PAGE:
A good way to start this topic is to use the SEPUP activity, Investigating Groundwater: The Fruitvale Story. These kits are available to all New Haven science teachers with training provided on the use of the kits. This activity has them find the source of groundwater contamination by sampling water from certain wells in the area. This activity leads to an understanding of groundwater movement and they become familiar with terms such as porosity, permeability and aquifers.
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Wells can be dug in a variety of ways as you can see from the diagram taken from Water Science for Schools, Groundwater: Wells. They can be dug by hand, driven or drilled but, they all have one thing in common. They must be deep enough to stay below the water table all year long. Approximately 500,000 people use well water for drinking in Connecticut. Most of this well water is not tested for pesticides. Recently 53 homeowners volunteered to have their wells tested for pesticides. Seventy-two percent used pesticides either on their lawns and/or trees. Eleven percent of the tested wells contained trace levels of pesticides. Five of the wells had more than one pesticide present. However, this does not mean if you do not use pesticides, pesticides will not contaminate your well. If you performed the Fruitvale investigation, the student will better understand how these underground formations differ in supplying water for a well. These underground formations are also the reason why some wells run dry each year while the neighbors well does not have a problem.
Well water in Connecticut frequently has problems such as hardness, taste, odor and staining which are objectionable to the user. Filter screens on faucets may also become clogged with debris from the well. The good news is that having some sort of filtration system installed probably can solve these types of problems.
Your well water should be tested periodically for nitrate and coliform bacteria. If contaminants are present and they exceed the standard, contact the Public Health Department for assistance.
There are a number of steps one should take if they are using a well for their water supply. The following is a list of suggestions taken from the website: http://www.epa.gov/safewater/pwells1.html
- Periodically inspect exposed parts of the well for problems such as:
- cracked, corroded, or damaged well casing. - broken or missing well cap. - settling and cracking of surface seals.
- Slope the area around the well to drain surface runoff away from the well.
- Install a well cap or sanitary seal to prevent unauthorized use of, or entry into, the well.
- Have the well tested once a year for coliform bacteria, nitrates, and other constituents of concern.
- Keep accurate records of any well maintenance, such as disinfectant or sediment removal, that may require the use of chemicals in the well.
- Hire a certified well driller for any new well construction, modification, or abandonment and closure.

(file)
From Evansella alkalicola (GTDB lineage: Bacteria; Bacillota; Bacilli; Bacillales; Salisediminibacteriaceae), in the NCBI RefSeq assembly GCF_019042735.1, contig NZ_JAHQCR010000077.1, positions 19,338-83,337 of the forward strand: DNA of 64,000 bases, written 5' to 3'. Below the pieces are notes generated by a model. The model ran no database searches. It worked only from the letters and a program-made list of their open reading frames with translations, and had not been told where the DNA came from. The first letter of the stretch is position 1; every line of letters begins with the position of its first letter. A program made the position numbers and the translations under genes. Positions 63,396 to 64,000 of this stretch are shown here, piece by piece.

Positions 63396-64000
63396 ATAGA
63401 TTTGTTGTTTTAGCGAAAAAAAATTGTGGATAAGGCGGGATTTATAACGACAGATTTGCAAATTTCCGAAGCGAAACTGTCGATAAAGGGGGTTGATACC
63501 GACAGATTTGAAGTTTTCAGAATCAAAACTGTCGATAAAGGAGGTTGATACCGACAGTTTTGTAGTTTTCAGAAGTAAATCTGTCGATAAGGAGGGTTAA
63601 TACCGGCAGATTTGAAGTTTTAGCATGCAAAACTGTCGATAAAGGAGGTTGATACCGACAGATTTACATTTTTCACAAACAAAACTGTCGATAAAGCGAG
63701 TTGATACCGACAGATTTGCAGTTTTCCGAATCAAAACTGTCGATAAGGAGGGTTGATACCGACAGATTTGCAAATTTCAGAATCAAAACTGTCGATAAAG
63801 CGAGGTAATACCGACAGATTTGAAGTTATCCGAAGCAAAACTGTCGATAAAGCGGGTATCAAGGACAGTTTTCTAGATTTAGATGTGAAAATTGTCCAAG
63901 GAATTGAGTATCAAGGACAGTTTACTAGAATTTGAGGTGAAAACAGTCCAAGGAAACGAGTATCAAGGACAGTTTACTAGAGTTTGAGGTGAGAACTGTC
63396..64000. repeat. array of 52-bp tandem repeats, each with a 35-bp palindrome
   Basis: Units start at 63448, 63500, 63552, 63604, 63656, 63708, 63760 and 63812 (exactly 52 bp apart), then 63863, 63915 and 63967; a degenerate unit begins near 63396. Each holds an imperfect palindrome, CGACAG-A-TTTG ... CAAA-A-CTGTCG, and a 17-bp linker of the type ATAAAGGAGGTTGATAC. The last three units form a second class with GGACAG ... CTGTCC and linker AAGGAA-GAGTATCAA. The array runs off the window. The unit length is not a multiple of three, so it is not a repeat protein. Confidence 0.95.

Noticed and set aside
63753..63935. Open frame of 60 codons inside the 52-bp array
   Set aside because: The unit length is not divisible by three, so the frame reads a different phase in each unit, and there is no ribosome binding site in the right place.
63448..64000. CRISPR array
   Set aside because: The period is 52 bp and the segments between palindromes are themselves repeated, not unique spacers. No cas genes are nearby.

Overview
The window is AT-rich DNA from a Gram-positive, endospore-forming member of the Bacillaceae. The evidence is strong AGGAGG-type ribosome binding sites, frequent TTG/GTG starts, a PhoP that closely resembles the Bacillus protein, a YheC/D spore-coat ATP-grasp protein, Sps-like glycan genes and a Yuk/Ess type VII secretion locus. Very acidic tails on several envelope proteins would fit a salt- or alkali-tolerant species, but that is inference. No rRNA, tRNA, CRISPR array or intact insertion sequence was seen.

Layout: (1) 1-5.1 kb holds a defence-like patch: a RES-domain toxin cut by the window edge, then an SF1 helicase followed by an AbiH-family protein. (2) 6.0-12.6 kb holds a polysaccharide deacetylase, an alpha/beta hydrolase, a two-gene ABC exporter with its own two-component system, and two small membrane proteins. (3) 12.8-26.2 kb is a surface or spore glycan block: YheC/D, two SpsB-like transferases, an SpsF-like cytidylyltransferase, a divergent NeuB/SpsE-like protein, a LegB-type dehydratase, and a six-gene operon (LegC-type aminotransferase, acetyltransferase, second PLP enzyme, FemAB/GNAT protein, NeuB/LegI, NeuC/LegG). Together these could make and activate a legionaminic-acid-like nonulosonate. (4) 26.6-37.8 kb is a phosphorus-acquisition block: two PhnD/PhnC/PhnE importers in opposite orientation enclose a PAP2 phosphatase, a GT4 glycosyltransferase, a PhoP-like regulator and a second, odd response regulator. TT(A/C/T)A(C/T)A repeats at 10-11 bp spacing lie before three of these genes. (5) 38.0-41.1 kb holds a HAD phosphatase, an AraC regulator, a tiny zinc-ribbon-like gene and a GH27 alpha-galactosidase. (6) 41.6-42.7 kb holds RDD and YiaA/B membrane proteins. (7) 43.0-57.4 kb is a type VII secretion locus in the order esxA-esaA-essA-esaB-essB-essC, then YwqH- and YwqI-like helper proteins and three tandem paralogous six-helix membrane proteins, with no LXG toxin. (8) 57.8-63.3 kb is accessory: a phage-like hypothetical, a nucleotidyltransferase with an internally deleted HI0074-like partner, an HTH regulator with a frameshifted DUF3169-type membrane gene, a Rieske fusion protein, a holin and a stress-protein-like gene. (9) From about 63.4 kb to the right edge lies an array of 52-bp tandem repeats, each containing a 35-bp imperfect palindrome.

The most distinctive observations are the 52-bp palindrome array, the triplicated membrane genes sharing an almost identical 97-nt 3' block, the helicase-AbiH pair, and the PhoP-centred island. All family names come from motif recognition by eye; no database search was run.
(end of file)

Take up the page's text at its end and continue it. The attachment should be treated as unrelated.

- Avoid mixing or using pesticides, fertilizers, herbicides, degreasers, fuels, and other pollutants near the well.
- Do not dispose of wastes in dry wells or in abandoned wells.
- Do not cut off the well casing below the land surface.
- Pump and inspect septic systems as often asrecommended by your local health department.
- Never dispose of hazardous materials in a septic system.
If you do/did not have access to the SEPUP investigation, we should make sure the student understands what is meant by groundwater and why it is important to have a safe reliable source of groundwater.
Ground water is the source for well water. This water fills in the spaces inside the earth. The top of this underground water is called the water table. As the water table fluctuates with the seasons, it is important the well be deep enough to always be below the water table.
Approximately 50% of the people use groundwater for drinking. Groundwater moves through what we call aquifers (spaces in soil and rock.) The speed at which the water moves depends on the size of the spaces and how they are connected. If the material above the aquifer is permeable, then it is easier for pollutants to enter the system.
The main means wells become polluted are from landfills, septic tanks, leaky underground gas tanks and over use of pesticides/fertilizers.
Congress originally passed the Safe Drinking Water Act in 1974. This Act was put in place to protect the public by regulating the nation’s public drinking water. Maximum contaminant levels (MCLs) have been put in place for our drinking water. Secondary MCLs are also used to control odor, taste and appearance. However, these standards do not apply to water supplies that do not have at least15 connections.
Remember there are some naturally occurring pollutants to our groundwater system that we might not be aware. Remember it your responsibility to insure your well water is safe too drink for you and your family.
Here are some tips taken from: http://www.msuc.edu/genescc/natres/groundwater.htm
1. Recycle - Less chance of polluted water entering the well.
2. Use native plants for landscaping- Adapted to climate and pest, less need for fertilizers and pesticides.
3. Plug up unused wells.- Prevents contaminants from entering groundwater system.
4. Use good fertilizer practices.
5. Divert and/or contain stormwater.